With the low cash rate easing the cost of funds for banks, coupled with the intense competition in the mortgage market, lenders are passing on their “tailwind” savings to brokers by increasing commission incentives.
The latest J.P. Morgan Australian Mortgage Industry Report points out that the banks are increasingly looking to increase upfront and trail commissions to attract greater market share.
, principal of Digital Finance Analytics – who collaborated with J.P. Morgan to produce the report – told Australian Broker
that lenders were choosing to pass more of their “tailwind” onto brokers rather than to consumers with out-of-cycle rate cuts.
“The banks have become more reliant on brokers as an essential pipeline for new business. The banks are very keen to grow their lending book, and credit growth is growing much more slowly than house price growth which is fostering a very competitive environment.
“The banks believe that the using the mortgage broker channel is a critical element within their strategic approach to growing their market share. This is driven by the fact that consumers value the advice of brokers.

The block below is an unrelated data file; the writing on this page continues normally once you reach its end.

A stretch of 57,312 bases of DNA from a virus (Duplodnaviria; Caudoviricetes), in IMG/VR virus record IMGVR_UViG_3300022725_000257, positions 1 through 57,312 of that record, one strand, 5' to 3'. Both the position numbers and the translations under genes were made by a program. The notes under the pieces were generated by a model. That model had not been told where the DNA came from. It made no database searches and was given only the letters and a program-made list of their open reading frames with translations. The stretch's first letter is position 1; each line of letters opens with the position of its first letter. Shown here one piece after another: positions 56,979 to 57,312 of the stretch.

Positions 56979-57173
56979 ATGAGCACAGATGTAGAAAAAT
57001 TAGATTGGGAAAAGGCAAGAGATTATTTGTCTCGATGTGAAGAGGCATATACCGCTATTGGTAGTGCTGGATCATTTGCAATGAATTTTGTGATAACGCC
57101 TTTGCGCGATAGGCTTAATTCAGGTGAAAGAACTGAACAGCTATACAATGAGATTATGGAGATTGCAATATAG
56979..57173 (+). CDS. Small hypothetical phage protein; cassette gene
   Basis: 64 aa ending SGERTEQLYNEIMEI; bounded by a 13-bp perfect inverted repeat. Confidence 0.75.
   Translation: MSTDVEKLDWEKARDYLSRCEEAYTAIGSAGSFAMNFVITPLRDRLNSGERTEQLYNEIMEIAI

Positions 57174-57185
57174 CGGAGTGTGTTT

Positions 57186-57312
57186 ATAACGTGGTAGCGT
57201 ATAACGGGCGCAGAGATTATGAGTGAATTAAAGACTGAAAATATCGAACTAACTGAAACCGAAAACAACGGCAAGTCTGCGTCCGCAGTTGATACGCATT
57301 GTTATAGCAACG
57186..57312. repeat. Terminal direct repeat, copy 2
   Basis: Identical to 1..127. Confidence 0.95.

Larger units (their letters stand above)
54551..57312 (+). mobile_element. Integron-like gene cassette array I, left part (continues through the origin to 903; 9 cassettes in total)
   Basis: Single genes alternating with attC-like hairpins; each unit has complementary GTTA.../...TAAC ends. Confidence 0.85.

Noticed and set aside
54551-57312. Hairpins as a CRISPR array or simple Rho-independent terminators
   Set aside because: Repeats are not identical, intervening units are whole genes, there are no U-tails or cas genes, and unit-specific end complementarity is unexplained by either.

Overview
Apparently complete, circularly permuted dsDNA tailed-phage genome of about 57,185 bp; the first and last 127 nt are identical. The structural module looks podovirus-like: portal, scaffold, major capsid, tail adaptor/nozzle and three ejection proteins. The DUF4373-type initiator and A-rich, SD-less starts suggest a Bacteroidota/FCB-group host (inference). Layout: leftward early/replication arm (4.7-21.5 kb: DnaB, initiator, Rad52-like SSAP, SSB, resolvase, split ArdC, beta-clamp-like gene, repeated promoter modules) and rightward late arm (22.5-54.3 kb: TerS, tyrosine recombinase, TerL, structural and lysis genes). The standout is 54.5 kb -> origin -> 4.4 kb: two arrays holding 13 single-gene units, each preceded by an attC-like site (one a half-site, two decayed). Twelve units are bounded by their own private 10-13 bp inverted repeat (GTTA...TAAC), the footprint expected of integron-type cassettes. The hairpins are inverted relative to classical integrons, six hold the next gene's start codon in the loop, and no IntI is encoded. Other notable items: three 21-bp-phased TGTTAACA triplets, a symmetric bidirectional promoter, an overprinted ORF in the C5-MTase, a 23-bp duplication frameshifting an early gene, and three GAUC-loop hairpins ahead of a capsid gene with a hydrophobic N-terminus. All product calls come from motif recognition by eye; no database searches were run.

“In consumer surveys conducted by DFA, it shows that brokers are much more regarded by consumers than banks. Consumers value the broader canvas that a broker can tap into. They value the more independent view of the brokers, as opposed than going directly through a branch. There is also high level of confidence that brokers will give reliable advice and negotiate a better deal.”
Even though cost plays big part for a consumer looking for a home loan, it isn’t the only thing they care about. This has also contributed to the banks passing more of their cost of fund savings onto brokers, according to North.
“For many consumers, it is not purely price. It is price, plus convenience, plus choice. It is also about getting the right deal, not just the cheapest deal.”
North also pointed out that from an economic perspective it makes sense for banks to want to invest in their third party channel.
“It is often cheaper for banks to write a loan via a broker, compared with the internal first party channel of the branch.
“The branch network has a lot of overhead costs that flow into the branch. With the current costs bases banks have versus the commissions that are being paid, it is slightly more cost effective for a bank to write a third party loan,” he said.